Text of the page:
Iwi expected to be consulted—to gain collective consent—about projects that would use biospecimens from their communities. Biospecimens and data should be used with due regard to the individual donors, and Iwi consent should be sought to ensure research that supports Māori health priorities. Communities should be acknowledged when their data are included in secondary studies, and there is an expectation that study results from any secondary use of their biospecimens or data will be communicated back to communities. In this way, re-contact options may facilitate re-consent for secondary use because research organizations/biobanks should be accountable to the donors for their decisions regarding future use of biospecimens.

At the operational level, researcher–participant relationships should inform the eligibility of researchers to access tissues stored within a biobank. Based on previous negative experiences,23,24,25 Iwi have clear expectations of recourse for unethical researcher behavior and culturally insensitive research that may include blocking future access by researchers to biospecimens stored within a biobank. It may be beneficial for biobanks to explore different types of relationships with researchers, as preferred by other Indigenous peoples,26,27 and to establish more formal agreements or contracts to protect against this type of outcome. Research contracts or partnership agreements to prevent the use of biological samples or dissemination of information without the explicit consent of communities could ameliorate risks associated with the interpretation of data in ways that stigmatize or undermine oral histories. Furthermore, it may be beneficial for biobanks to explore with Iwi the different types of arrangements with donors, including ownership, custodianship, the fiduciary relationship, models of consent (broad, informed, dynamic), and mixed models (consent/fiduciary and consent/contract). Other types of relationships between donors and biobanks could also be considered; for example, individuals may be viewed as members of a biobank rather than as donors of biospecimens.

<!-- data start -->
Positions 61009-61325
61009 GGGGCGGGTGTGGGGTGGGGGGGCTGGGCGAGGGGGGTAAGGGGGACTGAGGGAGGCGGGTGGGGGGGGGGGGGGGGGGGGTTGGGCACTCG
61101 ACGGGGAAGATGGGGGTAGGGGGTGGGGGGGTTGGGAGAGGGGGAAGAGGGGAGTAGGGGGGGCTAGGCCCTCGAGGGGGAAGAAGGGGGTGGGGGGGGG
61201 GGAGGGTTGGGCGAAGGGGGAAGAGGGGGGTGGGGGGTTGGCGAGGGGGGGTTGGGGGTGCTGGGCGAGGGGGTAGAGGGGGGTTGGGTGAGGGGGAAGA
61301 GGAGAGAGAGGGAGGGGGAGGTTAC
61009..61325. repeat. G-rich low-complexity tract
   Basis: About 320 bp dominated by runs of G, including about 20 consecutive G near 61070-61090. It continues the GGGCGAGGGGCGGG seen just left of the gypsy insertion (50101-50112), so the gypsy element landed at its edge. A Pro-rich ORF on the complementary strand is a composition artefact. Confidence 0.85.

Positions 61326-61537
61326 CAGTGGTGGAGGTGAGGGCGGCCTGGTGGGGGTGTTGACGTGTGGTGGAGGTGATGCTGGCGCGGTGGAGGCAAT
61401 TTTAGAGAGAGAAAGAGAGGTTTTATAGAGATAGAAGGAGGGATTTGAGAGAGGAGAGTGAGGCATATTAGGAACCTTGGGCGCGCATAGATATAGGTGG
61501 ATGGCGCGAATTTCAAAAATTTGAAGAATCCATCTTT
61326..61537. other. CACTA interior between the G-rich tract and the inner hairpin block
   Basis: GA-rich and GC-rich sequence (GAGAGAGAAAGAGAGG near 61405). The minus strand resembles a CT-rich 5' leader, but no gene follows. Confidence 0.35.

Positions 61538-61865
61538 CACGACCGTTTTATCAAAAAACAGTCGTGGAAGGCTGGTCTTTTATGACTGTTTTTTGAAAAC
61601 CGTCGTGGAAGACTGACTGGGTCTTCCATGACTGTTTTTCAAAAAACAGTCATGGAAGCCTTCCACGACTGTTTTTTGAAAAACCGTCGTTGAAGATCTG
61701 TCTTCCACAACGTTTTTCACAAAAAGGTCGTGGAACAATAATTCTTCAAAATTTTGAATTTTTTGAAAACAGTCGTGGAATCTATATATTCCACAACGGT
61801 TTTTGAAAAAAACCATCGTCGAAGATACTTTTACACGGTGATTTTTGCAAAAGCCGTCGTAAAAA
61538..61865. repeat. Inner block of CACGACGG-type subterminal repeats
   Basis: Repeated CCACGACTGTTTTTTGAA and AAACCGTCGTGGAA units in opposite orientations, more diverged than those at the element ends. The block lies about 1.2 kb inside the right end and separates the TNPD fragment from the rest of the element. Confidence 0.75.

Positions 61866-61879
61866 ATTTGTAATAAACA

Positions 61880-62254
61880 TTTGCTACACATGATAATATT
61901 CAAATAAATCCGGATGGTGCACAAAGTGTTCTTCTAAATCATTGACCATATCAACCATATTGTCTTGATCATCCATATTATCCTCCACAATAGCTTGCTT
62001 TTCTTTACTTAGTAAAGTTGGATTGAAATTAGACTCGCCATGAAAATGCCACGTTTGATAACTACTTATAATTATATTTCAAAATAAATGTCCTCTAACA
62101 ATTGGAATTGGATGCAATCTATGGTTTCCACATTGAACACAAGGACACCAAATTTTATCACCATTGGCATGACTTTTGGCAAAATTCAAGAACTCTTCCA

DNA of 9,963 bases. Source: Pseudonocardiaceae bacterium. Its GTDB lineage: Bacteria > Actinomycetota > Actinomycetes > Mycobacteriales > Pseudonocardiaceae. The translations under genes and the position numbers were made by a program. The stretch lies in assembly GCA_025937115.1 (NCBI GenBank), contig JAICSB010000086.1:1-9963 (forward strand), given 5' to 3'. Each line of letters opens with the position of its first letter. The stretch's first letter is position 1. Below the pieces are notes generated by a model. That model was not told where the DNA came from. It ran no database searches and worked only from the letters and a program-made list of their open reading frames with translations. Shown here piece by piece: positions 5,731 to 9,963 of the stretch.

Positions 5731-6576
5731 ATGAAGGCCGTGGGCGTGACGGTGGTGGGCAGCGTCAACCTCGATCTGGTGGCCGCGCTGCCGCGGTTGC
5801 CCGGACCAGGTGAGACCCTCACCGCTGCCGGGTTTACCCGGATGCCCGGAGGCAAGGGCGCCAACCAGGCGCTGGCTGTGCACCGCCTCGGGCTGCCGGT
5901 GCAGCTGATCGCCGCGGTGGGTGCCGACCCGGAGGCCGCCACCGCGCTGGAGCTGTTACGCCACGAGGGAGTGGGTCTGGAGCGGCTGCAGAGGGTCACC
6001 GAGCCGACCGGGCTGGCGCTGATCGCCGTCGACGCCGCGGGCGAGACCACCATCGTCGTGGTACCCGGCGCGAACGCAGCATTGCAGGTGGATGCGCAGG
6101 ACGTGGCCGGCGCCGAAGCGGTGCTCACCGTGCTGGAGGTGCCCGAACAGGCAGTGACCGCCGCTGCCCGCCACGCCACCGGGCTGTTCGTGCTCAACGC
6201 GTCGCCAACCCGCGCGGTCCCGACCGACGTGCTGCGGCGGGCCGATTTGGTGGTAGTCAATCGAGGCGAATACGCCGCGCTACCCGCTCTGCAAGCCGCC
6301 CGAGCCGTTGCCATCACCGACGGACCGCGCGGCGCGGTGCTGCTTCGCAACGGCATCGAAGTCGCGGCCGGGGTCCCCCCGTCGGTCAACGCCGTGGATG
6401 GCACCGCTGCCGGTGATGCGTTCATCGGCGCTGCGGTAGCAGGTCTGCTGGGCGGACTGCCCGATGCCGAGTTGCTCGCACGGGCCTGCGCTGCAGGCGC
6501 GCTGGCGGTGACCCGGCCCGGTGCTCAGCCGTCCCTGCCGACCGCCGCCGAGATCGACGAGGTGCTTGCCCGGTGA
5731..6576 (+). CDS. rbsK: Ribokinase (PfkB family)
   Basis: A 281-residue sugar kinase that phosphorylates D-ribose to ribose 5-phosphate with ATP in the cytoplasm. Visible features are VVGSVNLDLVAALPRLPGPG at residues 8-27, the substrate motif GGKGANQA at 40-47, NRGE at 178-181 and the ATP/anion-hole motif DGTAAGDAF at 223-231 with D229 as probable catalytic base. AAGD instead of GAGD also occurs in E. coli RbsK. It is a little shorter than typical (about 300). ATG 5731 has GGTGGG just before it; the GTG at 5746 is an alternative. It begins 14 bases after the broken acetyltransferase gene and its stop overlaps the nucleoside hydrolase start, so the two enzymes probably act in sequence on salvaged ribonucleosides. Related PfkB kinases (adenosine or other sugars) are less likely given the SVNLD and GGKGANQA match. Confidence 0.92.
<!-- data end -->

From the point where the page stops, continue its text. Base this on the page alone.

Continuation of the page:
Governance activities

There are four key areas of the governance sphere within which key issues of relevance to Māori may be considered: kawa (principles), kaitiakitanga (guardianship), purpose, and benefit (see Figure 2 ).

Respect for kawa (principles) of research with human tissue emerged as a key issue for Iwi. First and foremost, tissue is taonga (precious) and therefore tapu (sacred/restricted), and, by extension, so are the DNA and genomic data as representations of tissue. Commonly, the only decision that a donor makes is whether or not to donate a biosample to a biobank. The donation of a biosample is akin to the traditional concept of tākoha, in which the gift refers to the responsibility to look after the taonga. Kawa reflect the principles that should be considered at every decision-making point to ensure that this responsibility is being met within a biobank’s range of activities. The kawa or principles identified through the Te Mata Ira project and endorsed by a wide range of Iwi and Māori stakeholders are (i) kia tau te wairua o te tangata (level of comfort), (ii) kia pūmau te mana o te tangata (level of control), and (iii) kia hiki te mauri o te kaupapa (level of integrity). Several possible ways of ensuring appropriate levels of comfort, control, and integrity for Māori are outlined here.

Guardianship supports the spirit of the gift and implies respectful conduct in relation to the use of biospecimens and all forms of data/information. Indeed, individuals and communities expressed the desire to retain veto rights over how their biospecimens and data are used, and this needs to be considered by biobanks at both the governance and operational levels.